Despite having its launch event cancelled due to Blizzard Nemo, Microsoft managed to get people queueing for its new Surface Pro tablet. But, poor stocks left many users frustrated according to reports.
Microsoft's Rebound Play Rejected
Having seen the launch of the Windows RT surface tablet fizzle out, Microsoft had bigger hopes for the full Windows 8 Surface Pro tablet, offering a tablet PC that finally delivered the full Windows experience. But, the weather managed to intervene and cancel the big event in New York and on launch, while there are photos of people queuing for the tablet, reports suggest not many of them came home with a unit.
Many stores are reporting they are sold out of stock, and anecdotal evidence suggests that outside of Microsoft's own stores, few had much in the way of stock anyway. Those early "sold out" headlines are now giving way to customers with airing their poor buying experience online.
Even Microsoft's own Surface blog has comments from people trying to buy them, but not managing to find any stock. While in the old days, companies could generate plenty of hype with sell-out headlines, but with social media, these effort now look like poor organisation or plain misdirection.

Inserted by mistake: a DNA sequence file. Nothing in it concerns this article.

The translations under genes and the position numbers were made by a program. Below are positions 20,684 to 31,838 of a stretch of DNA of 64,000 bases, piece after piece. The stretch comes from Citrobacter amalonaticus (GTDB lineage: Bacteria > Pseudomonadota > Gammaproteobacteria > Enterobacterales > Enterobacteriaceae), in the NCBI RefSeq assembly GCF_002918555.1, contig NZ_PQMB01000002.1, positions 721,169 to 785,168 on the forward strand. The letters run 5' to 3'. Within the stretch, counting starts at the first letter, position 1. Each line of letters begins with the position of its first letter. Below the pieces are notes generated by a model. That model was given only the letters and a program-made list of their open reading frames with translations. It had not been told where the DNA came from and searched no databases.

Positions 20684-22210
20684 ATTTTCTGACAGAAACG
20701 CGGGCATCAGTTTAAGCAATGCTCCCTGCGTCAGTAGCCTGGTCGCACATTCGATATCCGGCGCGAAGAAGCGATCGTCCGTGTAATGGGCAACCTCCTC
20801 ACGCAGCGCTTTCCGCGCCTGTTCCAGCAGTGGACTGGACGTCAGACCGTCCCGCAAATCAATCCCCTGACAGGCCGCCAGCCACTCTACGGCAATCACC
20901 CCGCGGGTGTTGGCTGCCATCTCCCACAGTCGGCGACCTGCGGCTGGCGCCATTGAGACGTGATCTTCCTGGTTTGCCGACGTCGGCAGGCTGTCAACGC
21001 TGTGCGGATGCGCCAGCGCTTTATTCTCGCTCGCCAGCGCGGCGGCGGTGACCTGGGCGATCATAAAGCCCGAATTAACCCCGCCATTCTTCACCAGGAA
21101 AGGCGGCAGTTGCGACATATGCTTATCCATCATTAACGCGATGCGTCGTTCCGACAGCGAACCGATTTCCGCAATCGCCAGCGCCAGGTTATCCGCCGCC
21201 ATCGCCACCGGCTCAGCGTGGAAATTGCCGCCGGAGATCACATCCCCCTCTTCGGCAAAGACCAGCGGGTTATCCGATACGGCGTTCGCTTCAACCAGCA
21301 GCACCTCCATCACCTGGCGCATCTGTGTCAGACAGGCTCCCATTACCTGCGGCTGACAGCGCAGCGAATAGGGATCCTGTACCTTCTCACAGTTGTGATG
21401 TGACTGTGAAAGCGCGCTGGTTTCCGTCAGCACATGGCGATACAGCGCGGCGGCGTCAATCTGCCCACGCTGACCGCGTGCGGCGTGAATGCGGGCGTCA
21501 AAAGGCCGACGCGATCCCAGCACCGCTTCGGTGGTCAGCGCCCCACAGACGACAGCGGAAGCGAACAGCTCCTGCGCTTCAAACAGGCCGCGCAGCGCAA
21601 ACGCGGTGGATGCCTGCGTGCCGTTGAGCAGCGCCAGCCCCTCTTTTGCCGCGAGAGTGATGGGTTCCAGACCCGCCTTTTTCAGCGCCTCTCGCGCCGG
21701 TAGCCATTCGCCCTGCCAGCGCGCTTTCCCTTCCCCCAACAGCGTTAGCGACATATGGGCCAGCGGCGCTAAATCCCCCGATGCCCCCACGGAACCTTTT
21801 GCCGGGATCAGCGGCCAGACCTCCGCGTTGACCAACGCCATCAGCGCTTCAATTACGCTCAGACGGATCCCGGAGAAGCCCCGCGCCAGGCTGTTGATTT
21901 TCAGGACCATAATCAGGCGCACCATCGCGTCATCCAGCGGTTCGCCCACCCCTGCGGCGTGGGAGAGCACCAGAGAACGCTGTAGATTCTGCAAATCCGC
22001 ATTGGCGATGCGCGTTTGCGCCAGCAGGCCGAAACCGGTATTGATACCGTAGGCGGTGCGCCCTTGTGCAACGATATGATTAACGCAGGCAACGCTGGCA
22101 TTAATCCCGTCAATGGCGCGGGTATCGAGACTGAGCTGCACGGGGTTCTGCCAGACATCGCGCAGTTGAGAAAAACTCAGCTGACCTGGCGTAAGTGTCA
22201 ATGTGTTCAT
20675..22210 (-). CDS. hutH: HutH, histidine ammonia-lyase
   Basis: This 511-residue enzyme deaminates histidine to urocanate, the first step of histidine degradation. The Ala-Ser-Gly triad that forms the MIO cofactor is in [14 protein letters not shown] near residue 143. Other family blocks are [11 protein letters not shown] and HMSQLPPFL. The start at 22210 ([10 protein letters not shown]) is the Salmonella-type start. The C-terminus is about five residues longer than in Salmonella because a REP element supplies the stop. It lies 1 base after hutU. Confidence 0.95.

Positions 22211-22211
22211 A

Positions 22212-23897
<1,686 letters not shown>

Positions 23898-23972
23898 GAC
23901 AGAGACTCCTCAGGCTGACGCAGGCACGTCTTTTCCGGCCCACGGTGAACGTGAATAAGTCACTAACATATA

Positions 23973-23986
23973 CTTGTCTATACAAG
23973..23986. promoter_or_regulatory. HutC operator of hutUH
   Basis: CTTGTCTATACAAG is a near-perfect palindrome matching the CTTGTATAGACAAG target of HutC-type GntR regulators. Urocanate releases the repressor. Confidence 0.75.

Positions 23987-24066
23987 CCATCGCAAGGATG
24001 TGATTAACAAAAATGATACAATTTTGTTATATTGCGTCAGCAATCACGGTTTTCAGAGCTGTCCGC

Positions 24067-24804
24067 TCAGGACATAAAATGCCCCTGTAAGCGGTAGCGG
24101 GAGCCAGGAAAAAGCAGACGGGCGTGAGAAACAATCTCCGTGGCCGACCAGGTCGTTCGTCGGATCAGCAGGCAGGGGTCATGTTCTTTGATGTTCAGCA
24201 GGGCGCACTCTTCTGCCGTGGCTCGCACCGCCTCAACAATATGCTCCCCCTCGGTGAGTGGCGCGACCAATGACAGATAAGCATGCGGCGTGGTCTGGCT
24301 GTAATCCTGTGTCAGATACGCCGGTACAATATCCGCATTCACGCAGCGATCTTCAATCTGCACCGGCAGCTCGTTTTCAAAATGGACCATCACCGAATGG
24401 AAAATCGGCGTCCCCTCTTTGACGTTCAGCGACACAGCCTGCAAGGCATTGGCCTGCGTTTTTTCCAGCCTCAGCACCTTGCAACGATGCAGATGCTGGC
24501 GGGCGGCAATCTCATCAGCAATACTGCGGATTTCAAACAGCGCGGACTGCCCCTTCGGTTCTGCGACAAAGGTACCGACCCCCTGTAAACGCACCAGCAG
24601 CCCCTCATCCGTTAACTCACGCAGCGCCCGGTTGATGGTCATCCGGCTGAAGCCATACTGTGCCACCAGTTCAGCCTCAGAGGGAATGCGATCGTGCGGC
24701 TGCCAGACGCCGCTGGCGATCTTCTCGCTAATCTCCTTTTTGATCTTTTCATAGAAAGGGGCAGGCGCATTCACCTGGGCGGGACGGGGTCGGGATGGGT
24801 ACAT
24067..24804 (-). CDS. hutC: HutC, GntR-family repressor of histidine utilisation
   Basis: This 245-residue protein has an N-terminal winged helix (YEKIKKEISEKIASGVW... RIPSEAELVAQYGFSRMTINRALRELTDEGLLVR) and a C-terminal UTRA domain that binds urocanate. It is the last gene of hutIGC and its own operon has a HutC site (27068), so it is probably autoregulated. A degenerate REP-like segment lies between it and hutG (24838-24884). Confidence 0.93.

Counting the Memories
Most buyers were after the 128GB model, given the poor amount of RAM (only 30GB) left over for use after Windows 8 is installed on the 64GB version, and these seem to be the rarer of the two models. The model is not available on Microsoft's own site.
While the first weekend is hardly a show-stopper for a project like this, having fumbled two launches in a row, Microsoft might be forced into rethinking its long-term Surface plans. For example, the company may look to play a more cooperative game with its long-term hardware partners.
While the product has helped establish Windows 8 as more than just an OS refresh, it looks like the company will need to rethink future launch plans. For a start Apple and Samsung can happily roll out millions of tablets for a launch.Either Microsoft lacks the confidence to build enough product, or lacks the resources to do so, all of which are critical failures in a consumer market where millions of sales a week are the norm.